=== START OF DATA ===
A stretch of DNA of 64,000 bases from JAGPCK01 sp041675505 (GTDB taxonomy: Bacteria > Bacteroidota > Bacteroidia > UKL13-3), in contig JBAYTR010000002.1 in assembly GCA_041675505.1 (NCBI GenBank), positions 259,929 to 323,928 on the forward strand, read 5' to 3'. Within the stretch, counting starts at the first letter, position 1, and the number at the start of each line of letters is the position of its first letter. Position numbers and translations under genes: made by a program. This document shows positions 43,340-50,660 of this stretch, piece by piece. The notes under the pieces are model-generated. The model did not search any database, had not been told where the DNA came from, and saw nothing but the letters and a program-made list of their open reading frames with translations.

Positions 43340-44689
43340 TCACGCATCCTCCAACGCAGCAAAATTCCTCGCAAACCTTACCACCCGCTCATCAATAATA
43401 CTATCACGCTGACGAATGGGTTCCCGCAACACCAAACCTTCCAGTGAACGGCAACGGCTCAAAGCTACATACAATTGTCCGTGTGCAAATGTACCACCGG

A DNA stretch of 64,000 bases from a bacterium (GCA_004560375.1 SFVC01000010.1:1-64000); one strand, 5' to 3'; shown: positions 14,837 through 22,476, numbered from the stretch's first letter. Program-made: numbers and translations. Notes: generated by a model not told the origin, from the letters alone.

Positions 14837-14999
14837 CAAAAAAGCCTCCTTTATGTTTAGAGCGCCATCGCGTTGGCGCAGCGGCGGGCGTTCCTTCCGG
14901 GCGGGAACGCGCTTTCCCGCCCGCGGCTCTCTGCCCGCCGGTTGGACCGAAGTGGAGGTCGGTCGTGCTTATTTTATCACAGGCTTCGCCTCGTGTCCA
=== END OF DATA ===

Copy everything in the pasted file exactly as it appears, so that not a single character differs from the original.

A stretch of DNA of 64,000 bases from JAGPCK01 sp041675505 (GTDB taxonomy: Bacteria > Bacteroidota > Bacteroidia > UKL13-3), in contig JBAYTR010000002.1 in assembly GCA_041675505.1 (NCBI GenBank), positions 259,929 to 323,928 on the forward strand, read 5' to 3'. Within the stretch, counting starts at the first letter, position 1, and the number at the start of each line of letters is the position of its first letter. Position numbers and translations under genes: made by a program. This document shows positions 43,340-50,660 of this stretch, piece by piece. The notes under the pieces are model-generated. The model did not search any database, had not been told where the DNA came from, and saw nothing but the letters and a program-made list of their open reading frames with translations.

Positions 43340-44689
43340 TCACGCATCCTCCAACGCAGCAAAATTCCTCGCAAACCTTACCACCCGCTCATCAATAATA
43401 CTATCACGCTGACGAATGGGTTCCCGCAACACCAAACCTTCCAGTGAACGGCAACGGCTCAAAGCTACATACAATTGTCCGTGTGCAAATGTACCACCGG

A DNA stretch of 64,000 bases from a bacterium (GCA_004560375.1 SFVC01000010.1:1-64000); one strand, 5' to 3'; shown: positions 14,837 through 22,476, numbered from the stretch's first letter. Program-made: numbers and translations. Notes: generated by a model not told the origin, from the letters alone.

Positions 14837-14999
14837 CAAAAAAGCCTCCTTTATGTTTAGAGCGCCATCGCGTTGGCGCAGCGGCGGGCGTTCCTTCCGG
14901 GCGGGAACGCGCTTTCCCGCCCGCGGCTCTCTGCCCGCCGGTTGGACCGAAGTGGAGGTCGGTCGTGCTTATTTTATCACAGGCTTCGCCTCGTGTCCA